The idea of a book being good or bad is enough to send many book lovers into a flurry of indignation. All books, they might say with fierceness and finality, are good just for the fact that they are books, regardless of their literary merit.
No lesser authority than writer Gunter Grass left no room for debate when he said: “Even bad books are books and therefore sacred.”
Yet, the question of whether it was good or not is the first many readers will be asked when discussing a book.
So, what is it that makes us consider a book good or otherwise? There are so many ways in which a reader can be pleased or disappointed, from the language to the story line; the characters to the length. A poorly written ending can taint the entire book, while many readers have been put off immediately by a lacklustre beginning.
The question of what makes a book good is one that sometimes even stumps the experts, with judges of some of the world’s most respected book prizes occasionally at loggerheads over the most deserving winner.
The original winner of the 1989 Whitbread Novel Prize, The War Zone, was later stripped of the prize after a dispute among the judges, and the award was given to another book, Lindsay Clarke’s The Chymical Wedding.
One of my favourite novels, The God of Small Things, won the 1997 Booker Prize, but a panel member from the previous year’s prize clearly didn’t agree with me or the judges describing the book as ‘execrable’, and saying it should never have been shortlisted.
It is not just the literary establishment that struggles to define the quality of a book; the general reader is often at odds with books critics over what a good book looks like. Some internationally bestselling books have drawn the ire of critics. Fifty Shades of Grey is among the world’s most popular books, with more than 125 million copies sold, but was widely panned by the critics. The Da Vinci Code has sold about 83 million copies since it was published in 2003, but critical reviews were mixed, at best, with the book described as “preposterous” and “sloppy” by some, and “gleefully erudite” by others.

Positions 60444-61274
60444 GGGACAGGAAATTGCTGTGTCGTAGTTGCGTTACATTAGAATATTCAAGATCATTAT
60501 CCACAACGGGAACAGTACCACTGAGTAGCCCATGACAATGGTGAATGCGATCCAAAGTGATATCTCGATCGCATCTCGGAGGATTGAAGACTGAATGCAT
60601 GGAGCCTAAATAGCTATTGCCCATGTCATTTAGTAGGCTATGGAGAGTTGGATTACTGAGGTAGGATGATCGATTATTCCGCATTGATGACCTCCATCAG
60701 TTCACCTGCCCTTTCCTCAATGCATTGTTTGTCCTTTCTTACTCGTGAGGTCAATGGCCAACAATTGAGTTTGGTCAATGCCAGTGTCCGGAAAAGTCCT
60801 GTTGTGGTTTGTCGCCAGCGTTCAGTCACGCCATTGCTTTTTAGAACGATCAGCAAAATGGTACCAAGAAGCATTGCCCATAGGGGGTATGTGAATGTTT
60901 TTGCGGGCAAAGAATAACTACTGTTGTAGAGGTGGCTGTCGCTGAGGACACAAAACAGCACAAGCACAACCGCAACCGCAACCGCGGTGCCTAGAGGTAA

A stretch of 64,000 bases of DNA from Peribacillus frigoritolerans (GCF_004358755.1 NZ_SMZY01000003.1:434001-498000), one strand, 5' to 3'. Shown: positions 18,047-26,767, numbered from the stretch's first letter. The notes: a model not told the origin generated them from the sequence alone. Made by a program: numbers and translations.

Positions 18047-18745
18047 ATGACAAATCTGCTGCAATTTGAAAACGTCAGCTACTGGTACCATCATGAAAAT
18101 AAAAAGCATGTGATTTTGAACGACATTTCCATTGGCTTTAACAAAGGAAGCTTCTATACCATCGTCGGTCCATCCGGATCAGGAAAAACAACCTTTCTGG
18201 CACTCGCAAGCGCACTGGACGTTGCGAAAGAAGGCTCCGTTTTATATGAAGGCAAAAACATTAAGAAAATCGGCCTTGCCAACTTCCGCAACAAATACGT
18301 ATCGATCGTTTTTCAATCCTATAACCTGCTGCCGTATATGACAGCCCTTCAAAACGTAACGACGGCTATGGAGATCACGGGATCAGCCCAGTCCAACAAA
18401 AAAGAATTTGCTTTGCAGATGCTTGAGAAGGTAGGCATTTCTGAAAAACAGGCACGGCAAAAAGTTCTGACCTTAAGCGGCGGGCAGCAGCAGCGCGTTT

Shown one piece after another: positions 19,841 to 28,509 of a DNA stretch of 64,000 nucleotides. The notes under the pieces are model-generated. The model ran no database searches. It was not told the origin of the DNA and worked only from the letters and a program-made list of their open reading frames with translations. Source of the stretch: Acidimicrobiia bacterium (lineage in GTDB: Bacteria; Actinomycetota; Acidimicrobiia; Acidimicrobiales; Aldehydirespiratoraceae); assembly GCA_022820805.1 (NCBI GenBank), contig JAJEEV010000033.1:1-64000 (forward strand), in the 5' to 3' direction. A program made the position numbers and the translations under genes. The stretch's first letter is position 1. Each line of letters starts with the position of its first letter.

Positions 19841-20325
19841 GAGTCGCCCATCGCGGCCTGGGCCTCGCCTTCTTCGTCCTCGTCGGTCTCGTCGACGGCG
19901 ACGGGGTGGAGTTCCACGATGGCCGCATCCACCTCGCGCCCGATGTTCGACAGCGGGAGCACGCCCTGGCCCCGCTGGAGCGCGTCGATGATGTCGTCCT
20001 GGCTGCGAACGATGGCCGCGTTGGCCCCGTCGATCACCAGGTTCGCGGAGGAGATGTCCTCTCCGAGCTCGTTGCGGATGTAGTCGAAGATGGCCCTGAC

The chasm between the popular notion of a good book and the critical one was also evident when Anne Enright’s The Gathering won the 2007 Booker Prize. The novel had sold less than a paltry 3,500 copies.
Writers themselves even have difficulty in evaluating the quality of their own work. Author Allison Tait asked writers when they knew their book was ‘good enough’ to send to publishers.
Bestselling author Rachael Johns answered, “This is actually something I struggle with a lot – mostly because I honestly NEVER think my writing is any good. I’m one of those writers who doesn’t love writing but ADORES having written. I always feel like a fluke and that my writing isn’t good enough, so I usually end up sending it [to the publisher] before I think it’s ready.”
Similarly, in an article titled Ten Rules for Writing Fiction, author Anne Enright’s third point was, “Only bad writers think that their work is really good.”